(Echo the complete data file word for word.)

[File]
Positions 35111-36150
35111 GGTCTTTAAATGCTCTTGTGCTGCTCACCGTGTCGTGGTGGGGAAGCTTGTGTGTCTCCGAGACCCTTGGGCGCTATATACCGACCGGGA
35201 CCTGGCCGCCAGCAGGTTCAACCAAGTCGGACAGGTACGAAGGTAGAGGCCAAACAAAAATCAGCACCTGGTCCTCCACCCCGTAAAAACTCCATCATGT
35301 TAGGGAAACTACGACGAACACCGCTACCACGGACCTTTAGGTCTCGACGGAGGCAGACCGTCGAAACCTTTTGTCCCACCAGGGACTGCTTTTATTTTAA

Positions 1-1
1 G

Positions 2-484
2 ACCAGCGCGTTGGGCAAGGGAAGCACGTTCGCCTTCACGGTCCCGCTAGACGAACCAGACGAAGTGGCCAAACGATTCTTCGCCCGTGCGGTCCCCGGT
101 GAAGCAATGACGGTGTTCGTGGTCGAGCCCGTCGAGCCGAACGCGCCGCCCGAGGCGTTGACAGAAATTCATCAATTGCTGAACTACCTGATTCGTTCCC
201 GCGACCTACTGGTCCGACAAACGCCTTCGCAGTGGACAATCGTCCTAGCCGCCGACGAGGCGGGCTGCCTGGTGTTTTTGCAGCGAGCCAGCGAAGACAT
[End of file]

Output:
Positions 35111-36150
35111 GGTCTTTAAATGCTCTTGTGCTGCTCACCGTGTCGTGGTGGGGAAGCTTGTGTGTCTCCGAGACCCTTGGGCGCTATATACCGACCGGGA
35201 CCTGGCCGCCAGCAGGTTCAACCAAGTCGGACAGGTACGAAGGTAGAGGCCAAACAAAAATCAGCACCTGGTCCTCCACCCCGTAAAAACTCCATCATGT
35301 TAGGGAAACTACGACGAACACCGCTACCACGGACCTTTAGGTCTCGACGGAGGCAGACCGTCGAAACCTTTTGTCCCACCAGGGACTGCTTTTATTTTAA

Positions 1-1
1 G

Positions 2-484
2 ACCAGCGCGTTGGGCAAGGGAAGCACGTTCGCCTTCACGGTCCCGCTAGACGAACCAGACGAAGTGGCCAAACGATTCTTCGCCCGTGCGGTCCCCGGT
101 GAAGCAATGACGGTGTTCGTGGTCGAGCCCGTCGAGCCGAACGCGCCGCCCGAGGCGTTGACAGAAATTCATCAATTGCTGAACTACCTGATTCGTTCCC
201 GCGACCTACTGGTCCGACAAACGCCTTCGCAGTGGACAATCGTCCTAGCCGCCGACGAGGCGGGCTGCCTGGTGTTTTTGCAGCGAGCCAGCGAAGACAT